Senate Square (Senatskaya Ploshchad) is one of the oldest squares in St. Petersburg and the most significant one in the history of Russia: here, the Decembrist Revolt took place in 1825 at the monument to Peter the Great. The square ensemble started to be developed in the early XVIII century as a space in front of the Admiralty not to be overbuilt. When the Senate moved here from the Twelve Colleges Building, this place became known as the Senate Square, which became part of the Alexander Garden in 1874.
The equestrian statue of Peter the Great, created by Falconet, was opened in the Senate Square in 1782 - the Bronze Horseman, which has become one of the symbols of St. Petersburg (and the emblem of its film studio). The statue’s name comes from Alexander Pushkin's poem of the same name. The monument is symbolic: Peter bestrides a rampant horse that shows the emperor not as a military leader, but as a legislator and creator. The stone, on which the horse stands, depicts the difficulties the Emperor overcame, and the snake his horse steps on, represents the evil forces.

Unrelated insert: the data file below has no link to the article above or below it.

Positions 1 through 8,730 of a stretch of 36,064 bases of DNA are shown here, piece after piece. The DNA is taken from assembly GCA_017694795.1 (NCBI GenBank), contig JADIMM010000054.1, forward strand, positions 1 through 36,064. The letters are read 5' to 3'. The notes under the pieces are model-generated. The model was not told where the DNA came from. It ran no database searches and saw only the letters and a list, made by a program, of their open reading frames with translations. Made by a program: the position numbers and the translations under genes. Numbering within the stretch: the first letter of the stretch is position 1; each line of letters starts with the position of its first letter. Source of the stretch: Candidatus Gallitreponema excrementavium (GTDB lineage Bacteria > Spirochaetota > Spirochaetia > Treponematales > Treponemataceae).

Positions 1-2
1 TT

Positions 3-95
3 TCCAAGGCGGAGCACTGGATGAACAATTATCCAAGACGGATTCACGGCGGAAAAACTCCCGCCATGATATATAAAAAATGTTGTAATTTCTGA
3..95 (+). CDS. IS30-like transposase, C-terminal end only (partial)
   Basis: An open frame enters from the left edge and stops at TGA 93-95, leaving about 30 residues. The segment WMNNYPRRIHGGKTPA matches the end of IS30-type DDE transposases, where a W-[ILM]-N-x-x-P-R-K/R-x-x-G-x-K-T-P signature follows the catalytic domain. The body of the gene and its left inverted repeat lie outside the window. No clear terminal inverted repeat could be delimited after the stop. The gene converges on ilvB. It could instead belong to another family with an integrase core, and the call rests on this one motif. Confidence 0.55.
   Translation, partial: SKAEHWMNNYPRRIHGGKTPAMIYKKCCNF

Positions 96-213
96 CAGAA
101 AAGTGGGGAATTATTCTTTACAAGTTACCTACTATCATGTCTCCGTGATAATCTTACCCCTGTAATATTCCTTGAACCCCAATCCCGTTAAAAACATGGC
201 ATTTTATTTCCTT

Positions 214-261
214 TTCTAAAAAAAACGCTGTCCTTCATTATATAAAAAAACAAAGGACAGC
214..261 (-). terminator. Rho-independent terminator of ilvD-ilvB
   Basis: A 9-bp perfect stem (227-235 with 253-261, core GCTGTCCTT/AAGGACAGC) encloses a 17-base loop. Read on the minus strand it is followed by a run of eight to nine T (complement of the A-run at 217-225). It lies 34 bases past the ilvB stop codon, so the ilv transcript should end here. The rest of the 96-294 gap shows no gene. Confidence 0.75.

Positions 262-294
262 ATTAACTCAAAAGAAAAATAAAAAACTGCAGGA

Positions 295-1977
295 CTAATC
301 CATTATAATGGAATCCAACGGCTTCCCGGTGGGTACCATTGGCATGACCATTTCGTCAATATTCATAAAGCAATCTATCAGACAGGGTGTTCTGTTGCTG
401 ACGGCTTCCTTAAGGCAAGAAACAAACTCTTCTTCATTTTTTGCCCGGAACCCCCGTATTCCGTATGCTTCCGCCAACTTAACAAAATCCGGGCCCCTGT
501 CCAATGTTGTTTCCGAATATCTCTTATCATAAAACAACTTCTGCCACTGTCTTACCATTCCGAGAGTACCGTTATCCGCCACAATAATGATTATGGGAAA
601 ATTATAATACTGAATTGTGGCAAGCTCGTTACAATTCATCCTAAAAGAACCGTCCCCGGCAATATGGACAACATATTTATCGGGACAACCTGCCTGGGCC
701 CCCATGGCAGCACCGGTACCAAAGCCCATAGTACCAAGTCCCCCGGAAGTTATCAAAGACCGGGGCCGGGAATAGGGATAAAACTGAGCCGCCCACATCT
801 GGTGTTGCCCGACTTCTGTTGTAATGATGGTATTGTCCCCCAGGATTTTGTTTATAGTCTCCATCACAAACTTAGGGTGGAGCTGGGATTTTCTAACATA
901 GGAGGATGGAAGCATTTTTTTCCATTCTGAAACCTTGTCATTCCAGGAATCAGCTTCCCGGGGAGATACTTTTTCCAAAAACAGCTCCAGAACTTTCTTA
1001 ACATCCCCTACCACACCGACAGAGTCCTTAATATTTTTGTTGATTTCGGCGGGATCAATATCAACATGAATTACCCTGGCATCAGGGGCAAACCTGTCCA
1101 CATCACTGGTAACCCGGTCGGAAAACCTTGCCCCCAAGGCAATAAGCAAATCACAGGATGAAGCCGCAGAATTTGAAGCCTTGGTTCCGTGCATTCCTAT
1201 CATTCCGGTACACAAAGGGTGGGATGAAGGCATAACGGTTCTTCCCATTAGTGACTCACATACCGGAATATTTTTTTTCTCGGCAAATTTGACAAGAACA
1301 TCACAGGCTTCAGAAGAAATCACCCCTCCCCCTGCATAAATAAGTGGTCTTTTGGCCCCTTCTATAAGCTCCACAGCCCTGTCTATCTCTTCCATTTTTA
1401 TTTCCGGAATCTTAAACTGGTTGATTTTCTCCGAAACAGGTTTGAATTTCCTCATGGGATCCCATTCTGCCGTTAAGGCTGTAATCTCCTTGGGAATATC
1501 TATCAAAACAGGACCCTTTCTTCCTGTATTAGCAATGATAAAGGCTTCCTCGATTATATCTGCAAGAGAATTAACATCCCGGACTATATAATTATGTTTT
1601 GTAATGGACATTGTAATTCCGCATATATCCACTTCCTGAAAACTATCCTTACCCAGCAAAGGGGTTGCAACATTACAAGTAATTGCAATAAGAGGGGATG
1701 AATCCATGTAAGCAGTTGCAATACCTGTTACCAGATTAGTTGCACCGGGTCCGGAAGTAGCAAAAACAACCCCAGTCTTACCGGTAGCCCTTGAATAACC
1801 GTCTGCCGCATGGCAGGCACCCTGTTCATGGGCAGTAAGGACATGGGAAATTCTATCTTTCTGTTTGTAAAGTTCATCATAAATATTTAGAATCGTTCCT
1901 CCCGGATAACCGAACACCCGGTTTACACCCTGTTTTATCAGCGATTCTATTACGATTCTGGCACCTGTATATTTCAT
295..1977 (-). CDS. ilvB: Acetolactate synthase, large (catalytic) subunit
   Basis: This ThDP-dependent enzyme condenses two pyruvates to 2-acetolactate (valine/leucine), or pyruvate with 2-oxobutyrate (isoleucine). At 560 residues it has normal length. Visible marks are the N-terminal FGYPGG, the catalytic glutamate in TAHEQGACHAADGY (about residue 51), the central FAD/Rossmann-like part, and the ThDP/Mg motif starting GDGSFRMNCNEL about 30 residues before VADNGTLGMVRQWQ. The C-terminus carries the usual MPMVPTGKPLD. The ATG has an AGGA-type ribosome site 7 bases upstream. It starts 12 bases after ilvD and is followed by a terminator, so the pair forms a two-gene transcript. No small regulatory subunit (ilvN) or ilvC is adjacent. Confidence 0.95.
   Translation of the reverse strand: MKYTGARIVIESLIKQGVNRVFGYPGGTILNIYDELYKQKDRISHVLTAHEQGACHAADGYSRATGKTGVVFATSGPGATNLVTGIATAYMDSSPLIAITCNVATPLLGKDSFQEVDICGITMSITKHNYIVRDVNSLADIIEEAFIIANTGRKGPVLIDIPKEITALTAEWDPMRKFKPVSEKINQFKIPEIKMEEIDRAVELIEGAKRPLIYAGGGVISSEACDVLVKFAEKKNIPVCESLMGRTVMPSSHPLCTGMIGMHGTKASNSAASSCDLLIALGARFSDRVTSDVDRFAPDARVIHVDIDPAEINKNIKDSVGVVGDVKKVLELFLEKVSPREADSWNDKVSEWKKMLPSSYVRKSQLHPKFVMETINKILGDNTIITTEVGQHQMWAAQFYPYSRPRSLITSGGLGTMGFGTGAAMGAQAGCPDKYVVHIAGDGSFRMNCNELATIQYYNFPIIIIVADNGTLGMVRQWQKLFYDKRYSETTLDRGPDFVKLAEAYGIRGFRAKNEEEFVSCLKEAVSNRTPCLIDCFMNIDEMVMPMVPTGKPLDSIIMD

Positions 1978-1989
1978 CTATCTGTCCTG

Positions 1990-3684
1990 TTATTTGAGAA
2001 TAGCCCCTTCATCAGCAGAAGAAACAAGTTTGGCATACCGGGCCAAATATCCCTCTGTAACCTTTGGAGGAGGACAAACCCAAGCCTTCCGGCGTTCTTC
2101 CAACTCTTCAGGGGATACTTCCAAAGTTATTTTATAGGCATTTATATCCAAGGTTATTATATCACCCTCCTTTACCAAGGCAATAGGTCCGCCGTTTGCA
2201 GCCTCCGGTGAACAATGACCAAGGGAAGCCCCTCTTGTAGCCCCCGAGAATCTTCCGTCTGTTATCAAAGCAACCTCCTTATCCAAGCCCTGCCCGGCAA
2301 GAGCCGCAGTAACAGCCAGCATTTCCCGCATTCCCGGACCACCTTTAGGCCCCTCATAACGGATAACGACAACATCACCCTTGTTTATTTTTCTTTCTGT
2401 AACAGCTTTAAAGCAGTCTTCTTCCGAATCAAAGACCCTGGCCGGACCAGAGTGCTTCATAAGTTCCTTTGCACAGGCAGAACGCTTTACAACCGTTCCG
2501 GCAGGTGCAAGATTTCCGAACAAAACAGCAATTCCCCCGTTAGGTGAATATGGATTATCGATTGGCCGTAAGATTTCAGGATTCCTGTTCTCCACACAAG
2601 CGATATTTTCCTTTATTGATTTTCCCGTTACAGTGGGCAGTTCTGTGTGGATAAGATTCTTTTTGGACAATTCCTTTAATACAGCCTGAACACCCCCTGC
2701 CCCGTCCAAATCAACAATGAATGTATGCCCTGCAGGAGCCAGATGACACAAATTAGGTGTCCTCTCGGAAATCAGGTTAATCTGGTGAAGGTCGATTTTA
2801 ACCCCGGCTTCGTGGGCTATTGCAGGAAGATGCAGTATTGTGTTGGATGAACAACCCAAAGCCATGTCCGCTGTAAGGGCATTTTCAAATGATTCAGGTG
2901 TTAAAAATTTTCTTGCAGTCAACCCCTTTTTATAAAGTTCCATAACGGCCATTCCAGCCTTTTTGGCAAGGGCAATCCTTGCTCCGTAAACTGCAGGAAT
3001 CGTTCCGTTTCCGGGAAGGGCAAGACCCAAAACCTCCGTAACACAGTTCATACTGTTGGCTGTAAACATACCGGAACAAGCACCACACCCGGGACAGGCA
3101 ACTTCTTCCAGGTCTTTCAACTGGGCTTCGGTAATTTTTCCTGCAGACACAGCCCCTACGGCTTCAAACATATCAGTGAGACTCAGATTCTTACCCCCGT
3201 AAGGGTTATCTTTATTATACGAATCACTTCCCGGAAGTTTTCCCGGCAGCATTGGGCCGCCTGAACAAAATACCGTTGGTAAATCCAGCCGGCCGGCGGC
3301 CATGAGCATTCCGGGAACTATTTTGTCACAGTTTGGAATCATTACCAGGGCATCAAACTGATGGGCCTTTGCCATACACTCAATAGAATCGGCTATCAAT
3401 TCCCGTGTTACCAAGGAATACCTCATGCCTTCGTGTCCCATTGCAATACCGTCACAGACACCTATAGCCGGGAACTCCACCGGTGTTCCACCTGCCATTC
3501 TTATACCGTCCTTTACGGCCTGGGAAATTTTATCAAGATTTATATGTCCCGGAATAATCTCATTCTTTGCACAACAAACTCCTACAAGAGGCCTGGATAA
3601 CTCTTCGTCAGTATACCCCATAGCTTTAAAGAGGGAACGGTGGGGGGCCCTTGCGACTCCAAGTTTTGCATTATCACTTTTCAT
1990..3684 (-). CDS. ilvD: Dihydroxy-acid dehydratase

The monument stands on a massive, irregularly shaped pedestal – a Thunder-stone, brought from the village of Konnaya Lakhta. A water reservoir formed at the site where it was taken from, which exists until now and is called Petrovsky Prud (Peter’s Pond). The original stone size was much larger: its present form is the result of numerous cuttings and shaping that Catherine II banned to continue: she wanted the Thunder-stone to be presented in its original form. Many urban legends were “born” around the monument: one of them has it that according to Peter, there was no danger to the city as long as there was him, the emperor, here. And this proved to be true, because in all the wars since 1812, the monument stood in its place, and during the siege of Leningrad it was specially protected with round logs and boards.